We prayed for the best but expected the worst. One of these “worst case scenarios” happened less than a year after the second operation. Complaining of severe stomach pain, my wife was admitted to the hospital again. We went through many diagnostic procedures to see what was wrong as the pain she was in was extremely severe.
We finally settled on adhesions, but there was always the question of why she was in such severe pain. She was screaming all the time and asking for pain killers. We all assumed, myself sadly included, that she had become dependent on morphine from her previous operations and the pain killers she took to get over the pain then.
None of us were right. It turned out that one of the adhesions had turned necrotic. She was in such severe pain because part of her intestines had died. We did not know this before we operated, we were still insisting that she had some sort of pain killer dependence, but when the pain became so unbearable that she was almost continuously screaming, we operated immediately and that was when we found that part of her intestines had died.
We removed it, and corrected the rest of the adhesions. At this point, we were all emotionally exhausted. Not to mention financially so as well. We crossed our fingers and hoped that would be the end of it. That was when my mother tested positive for COVID.
I left my wife and kids to go stay with my mother, and I tested positive shortly after that as well. Thankfully, God was on our side and the disease was very mild for both my mother and myself. However, after this particular bout with COVID I began to experience severe sinusites symptoms.
I kept thinking that it was caused by masking all the time or by my use of alcohol as a disinfectant at work. But I was eventually diagnosed as having fungal sinusites. I panicked for a bit worried that it might be the invasive kind, but most of the doctors I went to do not seem to think that this is the case.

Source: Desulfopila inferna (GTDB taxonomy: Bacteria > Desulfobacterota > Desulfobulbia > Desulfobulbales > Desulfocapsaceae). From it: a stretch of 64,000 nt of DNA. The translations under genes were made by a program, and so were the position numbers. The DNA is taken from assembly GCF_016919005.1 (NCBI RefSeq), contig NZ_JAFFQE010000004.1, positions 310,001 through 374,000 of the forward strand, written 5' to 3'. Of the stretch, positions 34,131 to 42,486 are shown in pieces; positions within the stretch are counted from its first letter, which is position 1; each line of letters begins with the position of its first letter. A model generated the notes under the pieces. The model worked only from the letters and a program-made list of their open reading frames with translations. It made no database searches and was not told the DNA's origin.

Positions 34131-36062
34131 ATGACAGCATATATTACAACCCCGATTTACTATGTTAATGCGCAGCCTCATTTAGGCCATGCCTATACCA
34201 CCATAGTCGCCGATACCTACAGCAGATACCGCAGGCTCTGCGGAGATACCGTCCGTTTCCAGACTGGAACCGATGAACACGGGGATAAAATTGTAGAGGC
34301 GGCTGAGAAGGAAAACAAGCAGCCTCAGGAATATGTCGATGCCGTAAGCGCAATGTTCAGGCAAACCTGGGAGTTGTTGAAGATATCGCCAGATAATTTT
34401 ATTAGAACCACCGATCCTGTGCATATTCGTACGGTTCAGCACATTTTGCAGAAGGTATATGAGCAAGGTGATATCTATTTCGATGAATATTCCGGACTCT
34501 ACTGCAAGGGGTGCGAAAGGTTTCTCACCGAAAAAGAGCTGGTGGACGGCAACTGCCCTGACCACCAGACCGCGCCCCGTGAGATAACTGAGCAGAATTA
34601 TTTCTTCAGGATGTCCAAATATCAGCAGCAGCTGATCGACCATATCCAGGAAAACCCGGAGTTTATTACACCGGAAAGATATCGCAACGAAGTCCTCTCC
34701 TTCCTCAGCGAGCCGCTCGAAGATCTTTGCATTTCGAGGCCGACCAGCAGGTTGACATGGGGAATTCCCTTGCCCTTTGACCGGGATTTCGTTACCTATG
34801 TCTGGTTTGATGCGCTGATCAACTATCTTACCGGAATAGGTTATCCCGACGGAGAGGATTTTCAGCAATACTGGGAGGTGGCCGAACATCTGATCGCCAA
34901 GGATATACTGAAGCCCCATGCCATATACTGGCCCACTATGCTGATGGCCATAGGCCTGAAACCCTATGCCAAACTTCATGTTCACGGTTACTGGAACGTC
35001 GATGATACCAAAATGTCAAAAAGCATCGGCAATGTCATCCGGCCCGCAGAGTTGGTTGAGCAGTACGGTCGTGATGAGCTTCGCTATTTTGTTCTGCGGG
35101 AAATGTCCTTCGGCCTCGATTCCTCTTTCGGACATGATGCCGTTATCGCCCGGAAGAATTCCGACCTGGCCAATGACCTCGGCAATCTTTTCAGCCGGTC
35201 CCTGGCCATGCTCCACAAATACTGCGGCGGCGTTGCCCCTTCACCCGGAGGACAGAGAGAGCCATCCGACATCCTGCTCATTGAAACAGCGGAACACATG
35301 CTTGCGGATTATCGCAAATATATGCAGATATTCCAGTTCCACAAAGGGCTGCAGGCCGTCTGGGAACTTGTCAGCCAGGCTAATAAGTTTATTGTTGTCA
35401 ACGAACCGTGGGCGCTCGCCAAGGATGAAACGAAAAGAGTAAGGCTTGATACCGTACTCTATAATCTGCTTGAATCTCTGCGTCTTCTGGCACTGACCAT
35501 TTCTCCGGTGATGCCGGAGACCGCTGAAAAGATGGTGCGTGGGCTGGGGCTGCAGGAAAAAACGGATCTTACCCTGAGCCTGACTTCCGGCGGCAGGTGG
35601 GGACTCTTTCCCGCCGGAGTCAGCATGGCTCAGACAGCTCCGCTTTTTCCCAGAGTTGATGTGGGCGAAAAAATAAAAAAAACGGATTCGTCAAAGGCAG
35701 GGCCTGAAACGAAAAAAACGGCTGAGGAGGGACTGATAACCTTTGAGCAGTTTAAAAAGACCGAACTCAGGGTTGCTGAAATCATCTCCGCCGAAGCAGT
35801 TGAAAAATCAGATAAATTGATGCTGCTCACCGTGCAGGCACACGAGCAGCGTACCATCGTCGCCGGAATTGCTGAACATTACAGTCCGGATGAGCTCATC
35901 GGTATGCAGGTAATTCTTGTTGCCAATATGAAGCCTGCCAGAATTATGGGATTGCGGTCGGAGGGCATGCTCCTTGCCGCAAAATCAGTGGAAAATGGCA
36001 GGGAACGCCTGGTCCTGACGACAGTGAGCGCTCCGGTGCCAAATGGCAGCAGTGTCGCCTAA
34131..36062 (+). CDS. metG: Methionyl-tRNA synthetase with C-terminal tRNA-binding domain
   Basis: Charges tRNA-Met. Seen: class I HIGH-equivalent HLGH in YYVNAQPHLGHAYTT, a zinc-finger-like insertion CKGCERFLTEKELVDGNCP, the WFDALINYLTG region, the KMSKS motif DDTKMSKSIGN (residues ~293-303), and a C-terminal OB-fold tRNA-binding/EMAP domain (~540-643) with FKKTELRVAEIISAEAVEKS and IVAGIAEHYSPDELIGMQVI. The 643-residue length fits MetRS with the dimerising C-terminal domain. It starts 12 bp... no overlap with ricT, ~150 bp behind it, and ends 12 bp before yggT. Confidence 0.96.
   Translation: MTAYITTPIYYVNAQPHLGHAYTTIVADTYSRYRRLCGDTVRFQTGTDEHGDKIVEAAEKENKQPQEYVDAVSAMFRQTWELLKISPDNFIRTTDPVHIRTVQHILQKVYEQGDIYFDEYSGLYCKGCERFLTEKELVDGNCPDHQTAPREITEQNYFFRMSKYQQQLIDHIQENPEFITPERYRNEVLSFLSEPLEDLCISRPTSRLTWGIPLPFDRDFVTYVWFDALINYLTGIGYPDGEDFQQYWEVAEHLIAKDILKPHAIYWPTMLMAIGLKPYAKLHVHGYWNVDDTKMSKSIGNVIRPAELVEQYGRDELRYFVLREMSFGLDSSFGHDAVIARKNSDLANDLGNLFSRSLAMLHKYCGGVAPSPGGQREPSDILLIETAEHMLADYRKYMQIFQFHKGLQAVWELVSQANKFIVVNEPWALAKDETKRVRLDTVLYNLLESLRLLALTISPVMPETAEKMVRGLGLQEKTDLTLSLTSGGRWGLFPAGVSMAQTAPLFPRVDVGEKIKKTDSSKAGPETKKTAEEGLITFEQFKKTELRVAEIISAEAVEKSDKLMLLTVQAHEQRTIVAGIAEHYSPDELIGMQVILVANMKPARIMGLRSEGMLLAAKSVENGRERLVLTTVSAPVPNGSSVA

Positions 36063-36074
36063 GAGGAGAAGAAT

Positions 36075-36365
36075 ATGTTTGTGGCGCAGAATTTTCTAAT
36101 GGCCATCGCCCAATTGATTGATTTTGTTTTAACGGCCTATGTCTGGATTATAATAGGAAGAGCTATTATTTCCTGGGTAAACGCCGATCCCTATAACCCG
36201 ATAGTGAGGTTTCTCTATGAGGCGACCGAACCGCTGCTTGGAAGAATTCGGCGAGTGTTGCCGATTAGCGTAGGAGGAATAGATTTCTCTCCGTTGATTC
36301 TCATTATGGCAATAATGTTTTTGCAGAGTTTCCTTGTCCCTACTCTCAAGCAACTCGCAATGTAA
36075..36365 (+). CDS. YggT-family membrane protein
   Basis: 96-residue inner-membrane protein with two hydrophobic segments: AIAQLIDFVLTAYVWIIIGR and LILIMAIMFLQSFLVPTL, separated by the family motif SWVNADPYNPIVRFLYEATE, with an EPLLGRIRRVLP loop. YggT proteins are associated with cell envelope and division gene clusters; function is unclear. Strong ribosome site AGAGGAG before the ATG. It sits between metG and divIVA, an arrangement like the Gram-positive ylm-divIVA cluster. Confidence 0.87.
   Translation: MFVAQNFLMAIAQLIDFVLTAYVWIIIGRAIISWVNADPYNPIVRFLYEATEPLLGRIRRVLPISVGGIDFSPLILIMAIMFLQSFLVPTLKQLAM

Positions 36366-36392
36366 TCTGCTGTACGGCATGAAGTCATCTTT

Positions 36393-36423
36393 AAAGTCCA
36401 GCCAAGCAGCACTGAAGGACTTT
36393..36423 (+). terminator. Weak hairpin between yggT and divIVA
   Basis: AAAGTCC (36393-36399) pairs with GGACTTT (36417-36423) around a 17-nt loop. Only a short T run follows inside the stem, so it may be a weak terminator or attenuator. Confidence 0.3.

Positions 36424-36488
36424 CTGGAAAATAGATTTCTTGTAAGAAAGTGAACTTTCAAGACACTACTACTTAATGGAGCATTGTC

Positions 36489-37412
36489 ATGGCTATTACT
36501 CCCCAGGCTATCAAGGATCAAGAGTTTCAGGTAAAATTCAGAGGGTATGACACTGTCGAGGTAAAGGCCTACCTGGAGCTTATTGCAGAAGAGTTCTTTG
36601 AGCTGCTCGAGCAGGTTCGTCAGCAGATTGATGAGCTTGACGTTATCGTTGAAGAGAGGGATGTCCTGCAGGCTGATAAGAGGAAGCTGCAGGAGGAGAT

I was put on a course of cortisone and other medications to reduce symptoms enough that an operation would be feasible. I have been taking the medication for about three weeks now, and my operation is scheduled for after Eid. I still worry that it might be the invasive kind, and I have prepared my family for the worst, but I have hope it’s not. Given my symptoms, I am leaning towards a diagnosis of allergic fungal sinusites.
Also, concurrent to all this, one of my twins had her ear grow over her earring, which required a procedure to remove, stuck a foreign object up her nose which required an endoscopic procedure to remove, and, finally, seems to have caught a case of roseola infantum — which we first thought was measles — that she is currently recovering from. Of course, this is in addition to all the usual illnesses that my other kids have had on a regular basis.
I thank God for everything, and I am blessed that He has gotten us through all this intact, but I really feel exhausted. Since we are still in the pandemic phase here in Egypt, I have had limited options for child care. This means that all child care has been shouldered by my wife and me, with large help from both grandmothers of course, but mostly by us. I feel exhausted and burned out. I pray that we will not have any more serious medical issues and that we can finally get back to some semblance of normality.